Use integrated management strategies with Phytophthora on peppers

Recent heavy rainfalls have increased the risk of Phytophthora on peppers.

Historically, Michigan producers grow over 75,000 acres of vegetables that are susceptible to Phytophthora capsici, including cucumber, zucchini, summer and winter squash, watermelon, cantaloupe, pumpkin, pepper, eggplant, tomato, and succulent bean. The pathogen may overwinter in the soil and persist for many years (more than 10 years). Phytophthora is favored by rain and warm temperatures and spreads readily via water. It has also been found in irrigation ponds and surface water sources.

Infection by Phytophthora in pepper may occur days before any visible symptoms of disease appear. Initially, the pathogen may enter the roots or crowns with symptoms first appearing as water-soaked lesions that rapidly progress to cause stem girdling, plant wilting, and death (Photos 1 and 2). When infected, the fruits and leaves may also have water-soaked lesions (Photo 3), and occasionally a white, “powdered sugar” layer of spores appear (Photo 4).

Phytophthora in a banana pepper field
Photo 1. Phytophthora in a banana pepper field.

Foliar blight, fruit rot, and stem lesion
Photo 2. Foliar blight, fruit rot, and stem lesion symptoms.

Lesion on banana pepper
Photo 3. Water-soaked Phytophthora lesion on a banana pepper.

Spores on bell pepper
Photo 4. “Powdered sugar” Phytophthora spores on a bell pepper fruit.

Recognizing Phytophthora on Pepper
  • Plant wilting and death
  • Water-soaked or brown lesions on the stems and leaves
  • “Powdered sugar” layer of spores on fruits

Integrated management strategies are required to control Phytophthora in peppers. Fields should be scouted regularly for disease symptoms. Cultivar selection plays an important role in disease management and several bell peppers are available that provide tolerance or resistance, including ‘Aristotle,’ ‘Declaration,’ ‘Intruder,’ ‘Paladin,’ and ‘Revolution.’ Some have been associated with the fruit blemish “silvering” (Photo 5). The cultivar Paladin has demonstrated the highest level of resistance to a virulent strain of Phytophthora from Michigan. Currently, no commercially available hot or specialty pepper cultivars are resistant to Phytophthora. MSU research demonstrated that Phytophthora isolates may vary in virulence among pepper cultivars. This has great implications for growers because cultivars with demonstrated resistance in certain regions may not be resistant in their field.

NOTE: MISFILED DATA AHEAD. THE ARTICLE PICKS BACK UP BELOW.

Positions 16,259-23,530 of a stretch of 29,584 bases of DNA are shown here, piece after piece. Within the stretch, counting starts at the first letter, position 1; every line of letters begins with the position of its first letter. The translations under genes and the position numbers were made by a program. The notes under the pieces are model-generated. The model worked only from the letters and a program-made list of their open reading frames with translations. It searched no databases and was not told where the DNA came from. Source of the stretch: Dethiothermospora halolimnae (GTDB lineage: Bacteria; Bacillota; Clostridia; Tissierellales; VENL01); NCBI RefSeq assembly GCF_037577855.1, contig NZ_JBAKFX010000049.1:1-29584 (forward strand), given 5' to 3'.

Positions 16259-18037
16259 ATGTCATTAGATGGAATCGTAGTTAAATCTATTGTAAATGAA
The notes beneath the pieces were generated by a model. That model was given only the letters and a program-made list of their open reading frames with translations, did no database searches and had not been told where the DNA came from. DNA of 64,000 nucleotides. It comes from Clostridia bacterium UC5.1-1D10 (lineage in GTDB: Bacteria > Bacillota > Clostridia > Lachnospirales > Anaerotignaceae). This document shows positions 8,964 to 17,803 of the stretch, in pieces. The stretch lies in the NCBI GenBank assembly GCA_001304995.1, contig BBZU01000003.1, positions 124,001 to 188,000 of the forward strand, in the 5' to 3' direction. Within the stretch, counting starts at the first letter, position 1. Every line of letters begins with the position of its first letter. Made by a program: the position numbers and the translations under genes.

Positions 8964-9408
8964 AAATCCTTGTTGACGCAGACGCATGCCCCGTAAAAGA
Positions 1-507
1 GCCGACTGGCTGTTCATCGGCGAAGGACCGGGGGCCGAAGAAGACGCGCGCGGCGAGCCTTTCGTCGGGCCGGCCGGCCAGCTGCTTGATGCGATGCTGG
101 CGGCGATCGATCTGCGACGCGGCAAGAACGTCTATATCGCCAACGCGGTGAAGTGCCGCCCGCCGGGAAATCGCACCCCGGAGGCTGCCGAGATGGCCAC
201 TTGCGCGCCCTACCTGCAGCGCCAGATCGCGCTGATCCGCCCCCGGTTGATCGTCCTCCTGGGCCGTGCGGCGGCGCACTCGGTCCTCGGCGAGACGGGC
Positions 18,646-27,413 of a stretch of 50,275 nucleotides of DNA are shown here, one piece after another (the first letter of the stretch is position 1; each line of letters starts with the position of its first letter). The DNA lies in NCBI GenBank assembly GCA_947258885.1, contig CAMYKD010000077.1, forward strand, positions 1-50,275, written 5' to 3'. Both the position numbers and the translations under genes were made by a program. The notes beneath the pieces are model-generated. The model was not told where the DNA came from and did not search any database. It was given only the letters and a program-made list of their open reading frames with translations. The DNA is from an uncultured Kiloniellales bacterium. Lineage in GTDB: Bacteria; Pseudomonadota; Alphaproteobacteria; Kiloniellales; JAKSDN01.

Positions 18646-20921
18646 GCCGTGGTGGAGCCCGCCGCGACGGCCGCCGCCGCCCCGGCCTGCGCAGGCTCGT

Silvering fruit blemish
Photo 5. Silvering fruit blemish on the skin of a bell pepper.

Management Strategies
  • Avoid using surface water for irrigation
  • Plant into well-drained, tiled fields
  • Plant resistant/tolerant cultivars Include rotational crops
  • Use black plastic mulch in combination with raised beds and drip irrigation
  • Scout fields regularly for Phytophthora
  • Irrigate sparingly
  • Powerwash equipment after it has been in infested fields
  • Remove any diseased plants and adjacent healthy plants
  • Apply fungicides preventively and at short intervals when needed
  • Do not dump diseased culls in production fields